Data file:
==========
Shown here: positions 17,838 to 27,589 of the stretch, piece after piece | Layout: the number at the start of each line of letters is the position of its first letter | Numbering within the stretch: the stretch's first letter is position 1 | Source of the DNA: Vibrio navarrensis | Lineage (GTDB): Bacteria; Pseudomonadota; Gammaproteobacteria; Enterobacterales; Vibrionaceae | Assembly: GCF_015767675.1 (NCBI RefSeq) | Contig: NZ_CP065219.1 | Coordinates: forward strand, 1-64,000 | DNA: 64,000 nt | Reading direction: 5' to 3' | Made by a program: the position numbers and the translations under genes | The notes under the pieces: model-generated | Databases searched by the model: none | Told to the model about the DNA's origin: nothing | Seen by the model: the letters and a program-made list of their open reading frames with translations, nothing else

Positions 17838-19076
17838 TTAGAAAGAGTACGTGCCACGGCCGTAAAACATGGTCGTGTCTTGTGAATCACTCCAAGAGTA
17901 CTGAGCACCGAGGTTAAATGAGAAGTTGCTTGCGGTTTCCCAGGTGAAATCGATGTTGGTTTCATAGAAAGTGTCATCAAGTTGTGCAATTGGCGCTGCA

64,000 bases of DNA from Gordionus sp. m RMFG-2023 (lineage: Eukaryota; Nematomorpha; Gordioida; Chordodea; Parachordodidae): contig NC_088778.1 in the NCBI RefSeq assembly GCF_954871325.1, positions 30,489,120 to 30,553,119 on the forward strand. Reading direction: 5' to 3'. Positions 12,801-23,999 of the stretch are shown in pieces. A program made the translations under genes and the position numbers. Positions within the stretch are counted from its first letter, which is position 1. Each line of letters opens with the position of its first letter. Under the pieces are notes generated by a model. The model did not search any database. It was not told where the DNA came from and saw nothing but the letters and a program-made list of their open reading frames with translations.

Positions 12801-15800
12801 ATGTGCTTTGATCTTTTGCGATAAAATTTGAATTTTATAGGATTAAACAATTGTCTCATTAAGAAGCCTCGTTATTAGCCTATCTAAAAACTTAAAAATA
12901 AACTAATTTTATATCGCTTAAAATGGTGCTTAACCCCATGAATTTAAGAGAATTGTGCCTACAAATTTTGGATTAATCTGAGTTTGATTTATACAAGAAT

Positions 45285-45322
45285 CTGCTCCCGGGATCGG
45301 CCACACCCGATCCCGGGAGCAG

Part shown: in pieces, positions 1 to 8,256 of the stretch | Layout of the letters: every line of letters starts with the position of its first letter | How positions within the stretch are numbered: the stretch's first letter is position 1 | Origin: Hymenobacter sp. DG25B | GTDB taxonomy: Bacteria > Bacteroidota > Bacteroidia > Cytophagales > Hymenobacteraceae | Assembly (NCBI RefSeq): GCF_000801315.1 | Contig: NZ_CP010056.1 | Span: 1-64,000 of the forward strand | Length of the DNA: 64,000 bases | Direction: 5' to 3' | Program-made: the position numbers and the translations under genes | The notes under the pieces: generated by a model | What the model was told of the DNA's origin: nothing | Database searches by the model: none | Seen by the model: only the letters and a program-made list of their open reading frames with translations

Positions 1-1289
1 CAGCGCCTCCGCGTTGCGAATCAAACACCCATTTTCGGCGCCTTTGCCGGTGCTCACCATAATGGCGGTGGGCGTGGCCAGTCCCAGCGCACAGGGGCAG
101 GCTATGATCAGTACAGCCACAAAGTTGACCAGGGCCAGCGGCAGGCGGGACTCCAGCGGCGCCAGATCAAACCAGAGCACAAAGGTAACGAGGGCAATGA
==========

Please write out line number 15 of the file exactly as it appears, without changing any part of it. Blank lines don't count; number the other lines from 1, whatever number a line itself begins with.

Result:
101 GCTATGATCAGTACAGCCACAAAGTTGACCAGGGCCAGCGGCAGGCGGGACTCCAGCGGCGCCAGATCAAACCAGAGCACAAAGGTAACGAGGGCAATGA